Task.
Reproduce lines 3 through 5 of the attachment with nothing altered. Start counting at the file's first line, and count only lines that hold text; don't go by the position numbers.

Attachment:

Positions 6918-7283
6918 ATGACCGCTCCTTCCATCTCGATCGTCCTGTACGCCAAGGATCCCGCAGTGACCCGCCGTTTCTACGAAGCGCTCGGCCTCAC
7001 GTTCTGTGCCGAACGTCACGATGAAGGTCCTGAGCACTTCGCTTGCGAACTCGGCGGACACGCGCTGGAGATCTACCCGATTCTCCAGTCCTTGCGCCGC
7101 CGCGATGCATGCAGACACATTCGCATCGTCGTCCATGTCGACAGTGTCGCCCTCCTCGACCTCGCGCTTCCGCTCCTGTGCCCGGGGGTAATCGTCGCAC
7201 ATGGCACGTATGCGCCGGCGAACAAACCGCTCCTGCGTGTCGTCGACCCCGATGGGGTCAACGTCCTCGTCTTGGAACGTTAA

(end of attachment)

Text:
7001 GTTCTGTGCCGAACGTCACGATGAAGGTCCTGAGCACTTCGCTTGCGAACTCGGCGGACACGCGCTGGAGATCTACCCGATTCTCCAGTCCTTGCGCCGC
7101 CGCGATGCATGCAGACACATTCGCATCGTCGTCCATGTCGACAGTGTCGCCCTCCTCGACCTCGCGCTTCCGCTCCTGTGCCCGGGGGTAATCGTCGCAC
7201 ATGGCACGTATGCGCCGGCGAACAAACCGCTCCTGCGTGTCGTCGACCCCGATGGGGTCAACGTCCTCGTCTTGGAACGTTAA